A Kinross-based company has launched an innovative scheme in a bid to save honey bees from extinction.
Webster’s Honey sends hives to schools and nurseries across Scotland so that children can learn about beekeeping and the importance the species plays to the ecology.
The firm has just installed its 10th hive on the roof of a nursery in Edinburgh.
Schools currently involved in the programme include Methil, Falkland, and Dairsie primaries in Fife.
The schools are sent a plain white hive to decorate before the firm’s beekeeper Meik Molitor places 60,000 bees into their new home.
Michelle English, the company’s educational manager, said that modern farming methods and a trend for low-maintenance gardens was having an impact on bee numbers.
She said: “I think a lot of children are unaware of how much our ecology and food supply relies on bees.
“Daniel thought the best place to start is educating children to try and halt the decline in their numbers. It’s important to him that people are made aware of how important the bees are.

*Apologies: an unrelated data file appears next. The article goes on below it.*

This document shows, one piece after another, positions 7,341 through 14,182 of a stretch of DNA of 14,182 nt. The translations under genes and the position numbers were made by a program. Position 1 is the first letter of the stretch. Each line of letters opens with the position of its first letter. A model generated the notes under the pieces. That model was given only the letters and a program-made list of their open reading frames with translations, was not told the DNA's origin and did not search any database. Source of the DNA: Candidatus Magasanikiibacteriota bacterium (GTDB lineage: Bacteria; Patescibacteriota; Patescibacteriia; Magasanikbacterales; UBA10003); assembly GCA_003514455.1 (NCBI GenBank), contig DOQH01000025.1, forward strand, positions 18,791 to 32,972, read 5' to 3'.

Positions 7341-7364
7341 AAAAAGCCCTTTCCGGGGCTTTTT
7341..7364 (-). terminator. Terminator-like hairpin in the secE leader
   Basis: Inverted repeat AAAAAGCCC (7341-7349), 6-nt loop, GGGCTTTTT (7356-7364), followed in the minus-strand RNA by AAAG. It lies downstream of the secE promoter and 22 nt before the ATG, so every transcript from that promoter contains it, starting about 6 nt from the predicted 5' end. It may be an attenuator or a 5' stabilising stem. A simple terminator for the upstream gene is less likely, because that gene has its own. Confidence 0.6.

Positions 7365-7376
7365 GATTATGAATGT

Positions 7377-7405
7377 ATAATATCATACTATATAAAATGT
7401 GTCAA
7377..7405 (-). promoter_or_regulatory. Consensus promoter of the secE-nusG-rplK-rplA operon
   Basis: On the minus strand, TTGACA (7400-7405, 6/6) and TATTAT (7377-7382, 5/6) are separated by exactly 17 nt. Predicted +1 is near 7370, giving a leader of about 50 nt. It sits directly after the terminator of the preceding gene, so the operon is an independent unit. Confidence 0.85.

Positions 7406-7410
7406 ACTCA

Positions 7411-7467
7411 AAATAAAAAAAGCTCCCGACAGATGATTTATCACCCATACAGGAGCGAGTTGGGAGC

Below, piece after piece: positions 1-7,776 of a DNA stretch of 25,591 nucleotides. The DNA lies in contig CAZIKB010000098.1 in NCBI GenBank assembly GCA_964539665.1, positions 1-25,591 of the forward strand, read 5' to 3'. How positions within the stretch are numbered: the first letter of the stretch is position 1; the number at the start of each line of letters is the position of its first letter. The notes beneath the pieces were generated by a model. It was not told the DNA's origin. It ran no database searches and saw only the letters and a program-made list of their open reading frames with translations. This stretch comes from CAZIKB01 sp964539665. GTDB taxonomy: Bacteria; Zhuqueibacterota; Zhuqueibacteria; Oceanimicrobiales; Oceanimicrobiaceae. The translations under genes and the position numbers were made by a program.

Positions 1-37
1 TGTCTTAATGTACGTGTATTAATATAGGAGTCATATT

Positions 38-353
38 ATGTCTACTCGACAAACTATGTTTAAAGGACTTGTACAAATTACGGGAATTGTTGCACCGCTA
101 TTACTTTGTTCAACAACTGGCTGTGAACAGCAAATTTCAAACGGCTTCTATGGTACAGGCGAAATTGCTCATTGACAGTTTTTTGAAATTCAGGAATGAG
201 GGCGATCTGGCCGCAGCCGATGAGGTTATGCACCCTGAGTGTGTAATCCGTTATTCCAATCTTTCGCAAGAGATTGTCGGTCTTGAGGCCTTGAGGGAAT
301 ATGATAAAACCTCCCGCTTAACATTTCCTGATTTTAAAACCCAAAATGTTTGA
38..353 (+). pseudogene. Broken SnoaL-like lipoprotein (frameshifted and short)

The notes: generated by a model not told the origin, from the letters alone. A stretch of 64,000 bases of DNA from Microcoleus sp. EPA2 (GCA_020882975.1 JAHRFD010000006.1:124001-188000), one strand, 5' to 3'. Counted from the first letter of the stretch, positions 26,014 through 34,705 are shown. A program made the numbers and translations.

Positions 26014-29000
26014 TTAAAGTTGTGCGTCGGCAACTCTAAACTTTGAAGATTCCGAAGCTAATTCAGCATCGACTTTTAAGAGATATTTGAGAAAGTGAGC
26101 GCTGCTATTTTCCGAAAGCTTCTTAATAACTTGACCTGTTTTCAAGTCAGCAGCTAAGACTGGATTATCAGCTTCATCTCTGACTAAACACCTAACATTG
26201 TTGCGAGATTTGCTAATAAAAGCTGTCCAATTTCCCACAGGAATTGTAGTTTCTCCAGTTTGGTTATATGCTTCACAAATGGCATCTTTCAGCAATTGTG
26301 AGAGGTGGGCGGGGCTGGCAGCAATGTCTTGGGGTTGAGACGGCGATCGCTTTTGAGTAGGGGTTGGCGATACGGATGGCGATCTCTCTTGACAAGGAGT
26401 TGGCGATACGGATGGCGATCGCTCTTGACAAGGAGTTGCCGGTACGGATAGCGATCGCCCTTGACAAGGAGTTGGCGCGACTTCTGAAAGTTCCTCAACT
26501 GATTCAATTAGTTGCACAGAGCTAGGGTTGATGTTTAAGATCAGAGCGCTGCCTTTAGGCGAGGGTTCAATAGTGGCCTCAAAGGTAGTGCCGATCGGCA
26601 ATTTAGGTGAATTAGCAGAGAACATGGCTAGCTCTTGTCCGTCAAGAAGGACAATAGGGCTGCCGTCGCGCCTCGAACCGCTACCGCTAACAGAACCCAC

“Honey bees are hugely important to our ecology and with pesticides and weed killers and people having concrete gardens we are worried about the future of the bees – they are at risk.”
She added that the firm’s owner Daniel Webster had been keen to find a practical way to educate people in the insects’ importance.
She said: “We started contacting schools last year. Meik takes out an empty hive and the schools decorate them any way they desire and then at the beginning of the season he takes out the bees.
“There’s then 10 lessons about the lifecycle of the bee, the types and jobs that they have and what happens in the hive.
“He then shows them how to inspect the hive, telling them what sort of things to look for, and as time goes on they do some hands on beekeeping work such as smoking the bees and by the end the children are doing all the work themselves.
“We’ve only just started and have 10 schools and nurseries with hives but we’ve had a whole lot that have expressed interest and it’s just down to timing now, when the season starts.”